Young Adult CRC Incidence May be Rising in USA

Colorectal cancer in young adults in the USA bucks the general trend towards a reduced incidence of the disease

medwireNews: Surveillance, Epidemiology, and End Results cohort data suggest that the incidence of localised, regional and distant colorectal cancer (CRC) is increasing among young people in the USA.

Between 1975 and 2010, the incidence of CRC among patients aged 20 to 34 years significantly increased by an annual percentage change (APC) of 1.99, say George Chang, from the University of Texas MD Anderson Cancer Center in Houston, USA, and co-workers.

This contrasts with a significant -0.92 APC in the overall incidence of CRC over the same period and a significant –1.15 APC drop in the incidence for patients aged 75 years and older, they report in JAMA Surgery.

Should the increase in the incidence of CRC diagnosis in young patients continue at the same rate, 10.9% of colon cancer and 22.9% of rectal cancer diagnoses by 2030 will occur in patients who are aged less than 50 years old, the recommended time to begin CRC screening, the researchers highlight.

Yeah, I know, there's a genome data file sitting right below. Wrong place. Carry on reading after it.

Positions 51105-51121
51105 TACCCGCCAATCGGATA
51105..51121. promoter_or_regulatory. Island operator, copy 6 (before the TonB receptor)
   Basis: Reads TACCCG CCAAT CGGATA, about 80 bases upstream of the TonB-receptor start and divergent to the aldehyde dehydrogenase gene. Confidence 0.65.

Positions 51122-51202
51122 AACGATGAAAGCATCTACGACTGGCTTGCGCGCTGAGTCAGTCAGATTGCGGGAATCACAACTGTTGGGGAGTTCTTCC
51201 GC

“In the absence of routine screening, patients and healthcare professionals may need to have a heightened awareness regarding [CRC] risk and its increasing incidence to minimize delays in both diagnosis and treatment, as well as missed opportunities for treatment of precursor lesions resulting from delays in seeking medical attention”, George Chang et al emphasise.

Writing in an accompanying commentary, Kiran Turaga, from the Medical College of Wisconsin in Milwaukee, USA, notes that the increased incidence in young adults may, in part, be due to greater use of imaging techniques in symptomatic patients.

While recommending further research into a rising incidence in young adults and possible causes for such a phenomenon, he cautions that absolute incidence in individuals aged 20 to 34 years would be just 1% of the overall CRC population.

“Hence, widespread application of colonoscopic screening might add significant cost and risk without societal benefit”, writes Kiran Turaga.

“However, this report should stimulate opportunities for development of better risk-prediction tools that might help us identify these individuals early and initiate better screening/prevention strategies.”


Bailey CE, Hu C-Y, You N, et al. Increasing disparities in the age-related incidences of colon and rectal cancers in the United States, 1975–2010. JAMA Surgery; Advance online publication 5 November 2014 doi:10.1001/jamasurg.2014.1756

Turaga KK. Screening young adults for nonhereditary colorectal cancer. JAMA Surgery; Advance online publication 5 November 2014 doi:10.1001/jamasurg.2014.1765

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